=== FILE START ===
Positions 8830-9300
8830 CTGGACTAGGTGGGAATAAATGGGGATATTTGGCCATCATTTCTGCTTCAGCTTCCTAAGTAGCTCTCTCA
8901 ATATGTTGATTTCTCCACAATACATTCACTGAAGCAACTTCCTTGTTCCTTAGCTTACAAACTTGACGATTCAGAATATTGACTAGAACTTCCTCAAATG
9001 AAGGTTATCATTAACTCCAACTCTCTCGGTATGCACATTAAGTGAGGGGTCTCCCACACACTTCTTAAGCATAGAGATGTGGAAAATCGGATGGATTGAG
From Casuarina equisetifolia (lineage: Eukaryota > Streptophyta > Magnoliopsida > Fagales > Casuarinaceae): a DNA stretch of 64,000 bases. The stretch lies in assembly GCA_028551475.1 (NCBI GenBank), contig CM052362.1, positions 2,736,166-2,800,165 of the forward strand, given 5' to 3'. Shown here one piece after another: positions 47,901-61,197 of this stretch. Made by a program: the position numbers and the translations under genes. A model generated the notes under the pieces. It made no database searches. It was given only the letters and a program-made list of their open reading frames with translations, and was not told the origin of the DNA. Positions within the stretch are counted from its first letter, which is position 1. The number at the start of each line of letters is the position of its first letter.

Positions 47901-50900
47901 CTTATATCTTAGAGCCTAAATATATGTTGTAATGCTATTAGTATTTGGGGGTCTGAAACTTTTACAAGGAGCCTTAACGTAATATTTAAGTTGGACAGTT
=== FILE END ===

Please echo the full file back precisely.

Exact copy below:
Positions 8830-9300
8830 CTGGACTAGGTGGGAATAAATGGGGATATTTGGCCATCATTTCTGCTTCAGCTTCCTAAGTAGCTCTCTCA
8901 ATATGTTGATTTCTCCACAATACATTCACTGAAGCAACTTCCTTGTTCCTTAGCTTACAAACTTGACGATTCAGAATATTGACTAGAACTTCCTCAAATG
9001 AAGGTTATCATTAACTCCAACTCTCTCGGTATGCACATTAAGTGAGGGGTCTCCCACACACTTCTTAAGCATAGAGATGTGGAAAATCGGATGGATTGAG
From Casuarina equisetifolia (lineage: Eukaryota > Streptophyta > Magnoliopsida > Fagales > Casuarinaceae): a DNA stretch of 64,000 bases. The stretch lies in assembly GCA_028551475.1 (NCBI GenBank), contig CM052362.1, positions 2,736,166-2,800,165 of the forward strand, given 5' to 3'. Shown here one piece after another: positions 47,901-61,197 of this stretch. Made by a program: the position numbers and the translations under genes. A model generated the notes under the pieces. It made no database searches. It was given only the letters and a program-made list of their open reading frames with translations, and was not told the origin of the DNA. Positions within the stretch are counted from its first letter, which is position 1. The number at the start of each line of letters is the position of its first letter.

Positions 47901-50900
47901 CTTATATCTTAGAGCCTAAATATATGTTGTAATGCTATTAGTATTTGGGGGTCTGAAACTTTTACAAGGAGCCTTAACGTAATATTTAAGTTGGACAGTT